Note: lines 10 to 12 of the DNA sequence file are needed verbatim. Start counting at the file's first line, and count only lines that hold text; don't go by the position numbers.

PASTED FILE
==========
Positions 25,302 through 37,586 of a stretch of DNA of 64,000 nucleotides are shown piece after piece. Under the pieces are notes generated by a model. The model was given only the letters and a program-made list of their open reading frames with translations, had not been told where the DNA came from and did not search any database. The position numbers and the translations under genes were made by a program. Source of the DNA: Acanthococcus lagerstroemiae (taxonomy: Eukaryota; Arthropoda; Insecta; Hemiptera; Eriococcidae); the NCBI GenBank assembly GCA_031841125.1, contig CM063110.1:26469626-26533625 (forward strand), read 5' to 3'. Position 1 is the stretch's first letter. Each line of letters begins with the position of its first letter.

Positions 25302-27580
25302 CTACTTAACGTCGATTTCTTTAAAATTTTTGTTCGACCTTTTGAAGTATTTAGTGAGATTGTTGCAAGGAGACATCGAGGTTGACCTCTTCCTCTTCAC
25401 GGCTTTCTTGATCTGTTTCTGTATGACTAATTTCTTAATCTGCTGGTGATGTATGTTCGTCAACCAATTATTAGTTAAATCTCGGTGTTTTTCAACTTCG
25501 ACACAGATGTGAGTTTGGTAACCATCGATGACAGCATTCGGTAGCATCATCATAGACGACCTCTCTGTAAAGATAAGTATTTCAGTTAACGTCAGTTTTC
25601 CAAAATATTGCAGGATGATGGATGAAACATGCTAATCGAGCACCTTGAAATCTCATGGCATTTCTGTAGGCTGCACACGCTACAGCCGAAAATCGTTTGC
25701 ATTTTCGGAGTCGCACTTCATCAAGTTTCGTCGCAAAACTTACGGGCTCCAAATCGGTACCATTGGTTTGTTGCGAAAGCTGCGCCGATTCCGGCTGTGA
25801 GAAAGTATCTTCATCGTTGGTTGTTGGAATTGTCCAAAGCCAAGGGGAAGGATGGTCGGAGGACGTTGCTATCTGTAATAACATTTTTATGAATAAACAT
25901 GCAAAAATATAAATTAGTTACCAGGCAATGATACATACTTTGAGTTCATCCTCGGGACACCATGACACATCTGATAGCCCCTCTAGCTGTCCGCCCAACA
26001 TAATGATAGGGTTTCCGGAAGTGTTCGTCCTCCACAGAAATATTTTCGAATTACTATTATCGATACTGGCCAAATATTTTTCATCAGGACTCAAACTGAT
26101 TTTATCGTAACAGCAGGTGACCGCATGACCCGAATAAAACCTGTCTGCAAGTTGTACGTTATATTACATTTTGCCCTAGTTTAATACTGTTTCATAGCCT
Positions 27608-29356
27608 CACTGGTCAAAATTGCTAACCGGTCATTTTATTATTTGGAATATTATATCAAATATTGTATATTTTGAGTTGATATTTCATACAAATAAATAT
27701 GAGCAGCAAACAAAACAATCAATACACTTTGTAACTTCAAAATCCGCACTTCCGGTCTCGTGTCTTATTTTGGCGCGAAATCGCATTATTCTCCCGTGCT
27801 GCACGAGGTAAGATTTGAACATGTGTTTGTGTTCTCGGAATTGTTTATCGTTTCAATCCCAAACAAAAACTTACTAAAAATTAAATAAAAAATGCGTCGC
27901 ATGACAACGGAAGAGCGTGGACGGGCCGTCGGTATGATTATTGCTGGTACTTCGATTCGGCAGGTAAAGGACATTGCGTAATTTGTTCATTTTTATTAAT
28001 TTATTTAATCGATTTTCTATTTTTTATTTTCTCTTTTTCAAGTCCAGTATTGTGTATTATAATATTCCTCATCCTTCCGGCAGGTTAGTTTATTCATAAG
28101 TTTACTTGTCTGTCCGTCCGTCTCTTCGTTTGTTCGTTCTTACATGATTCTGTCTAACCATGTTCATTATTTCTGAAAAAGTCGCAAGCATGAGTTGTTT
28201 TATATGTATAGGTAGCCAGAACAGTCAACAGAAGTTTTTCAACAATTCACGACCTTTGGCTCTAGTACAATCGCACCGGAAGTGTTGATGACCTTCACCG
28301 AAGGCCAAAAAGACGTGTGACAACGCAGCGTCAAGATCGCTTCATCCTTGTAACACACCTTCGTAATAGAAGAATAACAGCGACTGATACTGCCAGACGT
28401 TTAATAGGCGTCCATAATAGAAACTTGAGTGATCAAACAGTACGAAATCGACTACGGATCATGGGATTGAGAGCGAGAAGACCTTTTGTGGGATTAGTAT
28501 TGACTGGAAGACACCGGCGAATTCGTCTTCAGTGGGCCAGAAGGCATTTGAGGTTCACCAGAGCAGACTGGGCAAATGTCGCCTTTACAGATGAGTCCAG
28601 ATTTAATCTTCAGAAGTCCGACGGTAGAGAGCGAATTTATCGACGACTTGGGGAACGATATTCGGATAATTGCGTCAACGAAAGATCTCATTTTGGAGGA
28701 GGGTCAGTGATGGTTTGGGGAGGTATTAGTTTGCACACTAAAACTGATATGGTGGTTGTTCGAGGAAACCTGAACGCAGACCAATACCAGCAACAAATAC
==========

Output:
26001 TAATGATAGGGTTTCCGGAAGTGTTCGTCCTCCACAGAAATATTTTCGAATTACTATTATCGATACTGGCCAAATATTTTTCATCAGGACTCAAACTGAT
26101 TTTATCGTAACAGCAGGTGACCGCATGACCCGAATAAAACCTGTCTGCAAGTTGTACGTTATATTACATTTTGCCCTAGTTTAATACTGTTTCATAGCCT
Positions 27608-29356